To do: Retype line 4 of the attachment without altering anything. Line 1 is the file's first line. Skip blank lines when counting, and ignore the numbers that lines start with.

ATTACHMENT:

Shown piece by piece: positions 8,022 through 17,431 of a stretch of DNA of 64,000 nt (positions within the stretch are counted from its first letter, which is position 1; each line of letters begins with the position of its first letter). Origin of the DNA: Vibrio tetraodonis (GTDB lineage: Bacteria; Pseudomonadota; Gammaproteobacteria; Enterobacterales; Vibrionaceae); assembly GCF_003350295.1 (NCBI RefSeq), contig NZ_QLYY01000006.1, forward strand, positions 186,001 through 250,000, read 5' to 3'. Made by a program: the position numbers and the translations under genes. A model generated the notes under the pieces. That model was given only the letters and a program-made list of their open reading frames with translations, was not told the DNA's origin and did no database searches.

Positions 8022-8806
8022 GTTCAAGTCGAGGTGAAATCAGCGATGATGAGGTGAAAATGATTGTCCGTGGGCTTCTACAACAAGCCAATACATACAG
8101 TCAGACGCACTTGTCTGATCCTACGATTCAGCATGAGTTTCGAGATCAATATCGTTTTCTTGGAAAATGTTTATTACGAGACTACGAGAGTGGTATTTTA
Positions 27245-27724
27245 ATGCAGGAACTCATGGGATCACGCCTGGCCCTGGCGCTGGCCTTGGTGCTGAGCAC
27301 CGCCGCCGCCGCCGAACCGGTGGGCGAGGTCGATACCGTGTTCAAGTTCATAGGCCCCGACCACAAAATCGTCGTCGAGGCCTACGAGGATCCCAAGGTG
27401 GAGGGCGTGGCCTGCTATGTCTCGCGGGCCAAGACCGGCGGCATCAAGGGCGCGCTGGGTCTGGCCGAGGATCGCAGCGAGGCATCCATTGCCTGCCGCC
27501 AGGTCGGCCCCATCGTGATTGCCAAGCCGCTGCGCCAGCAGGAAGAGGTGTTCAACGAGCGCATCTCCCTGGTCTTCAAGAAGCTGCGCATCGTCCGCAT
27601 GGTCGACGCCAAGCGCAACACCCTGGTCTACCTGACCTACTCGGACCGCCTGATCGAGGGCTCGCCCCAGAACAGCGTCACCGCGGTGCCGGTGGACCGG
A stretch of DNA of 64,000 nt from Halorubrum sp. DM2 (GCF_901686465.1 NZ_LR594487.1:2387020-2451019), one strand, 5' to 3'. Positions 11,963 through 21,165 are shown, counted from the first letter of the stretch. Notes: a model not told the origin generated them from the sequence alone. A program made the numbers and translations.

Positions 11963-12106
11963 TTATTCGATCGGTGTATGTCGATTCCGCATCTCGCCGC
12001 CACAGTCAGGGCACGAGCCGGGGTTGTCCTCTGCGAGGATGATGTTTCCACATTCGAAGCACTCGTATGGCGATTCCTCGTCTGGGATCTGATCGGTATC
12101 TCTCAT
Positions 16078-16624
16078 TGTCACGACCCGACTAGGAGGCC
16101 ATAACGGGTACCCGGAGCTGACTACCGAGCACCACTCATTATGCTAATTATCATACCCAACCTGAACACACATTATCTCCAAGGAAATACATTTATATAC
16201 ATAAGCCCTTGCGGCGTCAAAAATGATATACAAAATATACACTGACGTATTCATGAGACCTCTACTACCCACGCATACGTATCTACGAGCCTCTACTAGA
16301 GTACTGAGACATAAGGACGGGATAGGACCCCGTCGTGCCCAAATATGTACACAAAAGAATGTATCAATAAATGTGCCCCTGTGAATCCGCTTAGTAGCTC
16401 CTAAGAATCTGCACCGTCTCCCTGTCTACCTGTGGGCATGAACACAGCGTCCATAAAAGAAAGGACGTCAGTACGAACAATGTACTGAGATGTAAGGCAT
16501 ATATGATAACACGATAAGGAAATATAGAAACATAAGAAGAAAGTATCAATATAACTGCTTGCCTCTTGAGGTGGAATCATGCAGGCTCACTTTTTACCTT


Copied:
8101 TCAGACGCACTTGTCTGATCCTACGATTCAGCATGAGTTTCGAGATCAATATCGTTTTCTTGGAAAATGTTTATTACGAGACTACGAGAGTGGTATTTTA